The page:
Op-Ed: Here’s how companies can strong-arm their suppliers into cutting carbon emissions
While global climate negotiators have failed to meet in Copenhagen this week, the world is nonetheless moving closer to agreement on climate change.
On the issue of climate change, there is an important, overlooked aspect that deserves greater attention. We’ve written about this before, but it’s as relevant now as it was in the heady days of 2008. This is the issue of the ‘carbon economy.’
The carbon economy is where companies are using their purchasing power to buy emissions reductions from suppliers – or outsource these emissions at a lower cost to their suppliers.
At the same time, the carbon economy also has a significant impact on the sustainability of energy policy. Companies can now make money from reducing emissions, even when they reduce their own emissions. They need to find a way to sell it.
For companies, the decision to reduce emissions or outsource to a lower-cost supplier can be simple – the end consumer will pay. So will a company that doesn’t, or can’t, reduce their own emissions.
This decision is, of course, a very sensitive area. Some have suggested that companies outsource to other countries because they have a moral or ethical duty to do so. Others point to the fact that a company that can’t or doesn’t want to reduce its own emissions creates another market for emissions reduction among other companies, thereby removing that option from the market and creating a more difficult decision for consumers.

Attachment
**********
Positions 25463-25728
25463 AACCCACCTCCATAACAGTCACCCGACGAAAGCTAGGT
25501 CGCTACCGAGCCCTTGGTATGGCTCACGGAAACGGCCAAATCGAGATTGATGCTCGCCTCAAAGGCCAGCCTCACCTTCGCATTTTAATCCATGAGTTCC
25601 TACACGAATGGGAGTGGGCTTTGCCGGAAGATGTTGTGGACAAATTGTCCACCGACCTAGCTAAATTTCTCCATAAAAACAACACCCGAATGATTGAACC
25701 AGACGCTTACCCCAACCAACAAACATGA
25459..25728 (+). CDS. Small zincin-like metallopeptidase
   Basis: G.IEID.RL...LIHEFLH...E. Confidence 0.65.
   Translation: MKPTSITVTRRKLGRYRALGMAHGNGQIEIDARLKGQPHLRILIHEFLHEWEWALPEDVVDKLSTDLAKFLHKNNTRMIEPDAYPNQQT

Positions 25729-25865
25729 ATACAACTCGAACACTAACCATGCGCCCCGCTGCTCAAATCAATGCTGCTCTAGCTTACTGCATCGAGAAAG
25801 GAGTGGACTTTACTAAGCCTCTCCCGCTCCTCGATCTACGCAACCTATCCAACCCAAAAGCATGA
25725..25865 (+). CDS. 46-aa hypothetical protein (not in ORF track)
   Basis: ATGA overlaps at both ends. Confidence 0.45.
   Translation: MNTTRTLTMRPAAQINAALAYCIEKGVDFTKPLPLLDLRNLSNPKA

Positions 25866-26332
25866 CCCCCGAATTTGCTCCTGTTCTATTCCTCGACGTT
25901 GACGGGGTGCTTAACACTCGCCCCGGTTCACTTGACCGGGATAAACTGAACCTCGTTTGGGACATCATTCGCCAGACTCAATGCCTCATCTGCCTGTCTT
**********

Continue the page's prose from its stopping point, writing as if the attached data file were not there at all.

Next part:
The carbon economy is an increasingly widespread phenomenon, and it has many benefits and benefits of its own. It allows companies to reduce emissions at a lower cost due to carbon prices.
In addition, it reduces the emissions profile of a company, including air emissions. This is beneficial because companies must pay a price to reduce their own emissions in addition to the carbon price they pay to outsource to third party suppliers. This means that a company that is more responsible for the emissions profile of their operations is able to take greater efficiency risks in their operations.
It also provides a valuable opportunity for companies that have poor emissions profile